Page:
Hearsay if any piece of information, or any statement, made outside of court, that cannot be substantiated by the person who produced the information or made the statement.
In the context of a criminal trial, an out of court statement is considered hearsay evidence if the statement is being introduced to prove the truth of its contents and where there is no ability to cross-examine the person who made the statement.
For the purposes of hearsay evidence, a “statement” refers to any written or oral statement made by a person as well as non-verbal conduct that is intended to prove the truth of the statement.
In criminal trials, all witnesses are generally expected to be present before the trier of fact (judge and/or jury), to make their statement(s) under oath, and to be subject to cross-examination on those statements by opposing counsel.
Person A is on trial for drug trafficking. Person B is called as a witness by the Crown. Person B testifies that person C told her that “person A sold me drugs on at least three different occasions”. The Crown is introducing person C’s statement that person A is a drug dealer to prove that person A is guilty of drug trafficking.
The Crown does not call person C, who made the statement, as a witness. Since person C is not called as a witness, defence counsel does not have an opportunity to cross-examine person C on their statement that person A is a drug dealer. This is hearsay evidence and would be struck from the record as inadmissible.
If person B had said that person A sold her drugs on several occasions, that evidence would be admissible and would not be considered hearsay evidence. This is because person B is testifying about something she has personal knowledge of, she is present in court to make the statement, and defence counsel will have an opportunity to cross-examine her on the statement.
Is Hearsay Evidence Admissible?
Hearsay evidence is presumptively inadmissible in criminal trials. That is because the statement maker (declarant) is not in court and available to be cross-examined by the opposing party. The ability to cross-examine the oppositions witness is an integral part of the criminal trial process. If a party is unable to cross-examine, they are unable to question the reliability of the statement, the perception of the witness or to point out inconsistencies.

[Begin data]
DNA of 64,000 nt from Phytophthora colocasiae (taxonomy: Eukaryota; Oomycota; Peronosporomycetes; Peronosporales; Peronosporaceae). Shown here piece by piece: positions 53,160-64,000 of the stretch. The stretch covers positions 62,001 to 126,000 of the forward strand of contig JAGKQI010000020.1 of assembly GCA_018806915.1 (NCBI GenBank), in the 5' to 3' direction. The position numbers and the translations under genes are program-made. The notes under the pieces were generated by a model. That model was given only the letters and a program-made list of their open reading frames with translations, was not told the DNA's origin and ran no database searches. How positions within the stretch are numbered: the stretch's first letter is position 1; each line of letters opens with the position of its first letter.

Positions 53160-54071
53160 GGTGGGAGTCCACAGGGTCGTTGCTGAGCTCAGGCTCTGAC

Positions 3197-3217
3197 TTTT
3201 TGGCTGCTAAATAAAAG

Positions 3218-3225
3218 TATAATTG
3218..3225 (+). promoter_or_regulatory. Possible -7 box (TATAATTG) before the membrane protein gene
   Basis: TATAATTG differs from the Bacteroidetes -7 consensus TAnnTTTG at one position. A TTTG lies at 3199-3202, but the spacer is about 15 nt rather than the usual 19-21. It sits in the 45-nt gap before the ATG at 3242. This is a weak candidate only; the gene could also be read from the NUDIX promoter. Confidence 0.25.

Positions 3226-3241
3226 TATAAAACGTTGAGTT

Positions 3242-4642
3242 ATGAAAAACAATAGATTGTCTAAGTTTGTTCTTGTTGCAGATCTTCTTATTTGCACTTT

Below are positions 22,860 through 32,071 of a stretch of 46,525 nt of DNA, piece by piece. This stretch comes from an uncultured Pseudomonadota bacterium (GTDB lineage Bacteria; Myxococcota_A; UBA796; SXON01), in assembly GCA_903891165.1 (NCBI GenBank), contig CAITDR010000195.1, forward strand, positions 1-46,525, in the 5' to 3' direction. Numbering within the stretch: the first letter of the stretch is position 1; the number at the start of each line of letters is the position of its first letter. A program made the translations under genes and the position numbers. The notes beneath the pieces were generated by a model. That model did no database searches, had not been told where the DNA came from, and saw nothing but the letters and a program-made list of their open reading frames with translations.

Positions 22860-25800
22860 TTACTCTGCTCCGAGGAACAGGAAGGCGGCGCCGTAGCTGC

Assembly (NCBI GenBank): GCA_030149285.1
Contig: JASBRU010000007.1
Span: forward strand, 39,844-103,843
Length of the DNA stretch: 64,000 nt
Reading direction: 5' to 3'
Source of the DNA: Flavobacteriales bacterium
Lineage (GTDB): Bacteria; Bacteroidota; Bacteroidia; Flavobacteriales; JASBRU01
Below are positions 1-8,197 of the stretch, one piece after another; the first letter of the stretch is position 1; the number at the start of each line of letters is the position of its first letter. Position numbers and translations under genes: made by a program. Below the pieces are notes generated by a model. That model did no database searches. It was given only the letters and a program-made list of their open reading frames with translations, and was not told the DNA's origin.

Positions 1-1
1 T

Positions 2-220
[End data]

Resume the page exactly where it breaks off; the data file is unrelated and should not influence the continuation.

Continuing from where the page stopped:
There are, however, several exceptions to the hearsay rule. These exceptions are discussed in the next section.
Exceptions to the Hearsay Rule
The hearsay rule stipulates that hearsay evidence is presumptively inadmissible as evidence against an accused at trial. There are, however, several exceptions to this rule. They include:
When a piece of hearsay evidence fits into one of the hearsay exceptions, the court must be satisfied that there is no other way to get the information into evidence, and that the evidence is trustworthy and reliable.
Just because of piece of hearsay evidence does not fit into one of the categories listed above does not mean it will necessarily be inadmissible as evidence. If the party wishing to introduce the hearsay evidence can show that it is necessary to do so, and that the evidence is truthful and reliable, it may be admitted as a Principled Hearsay Exception.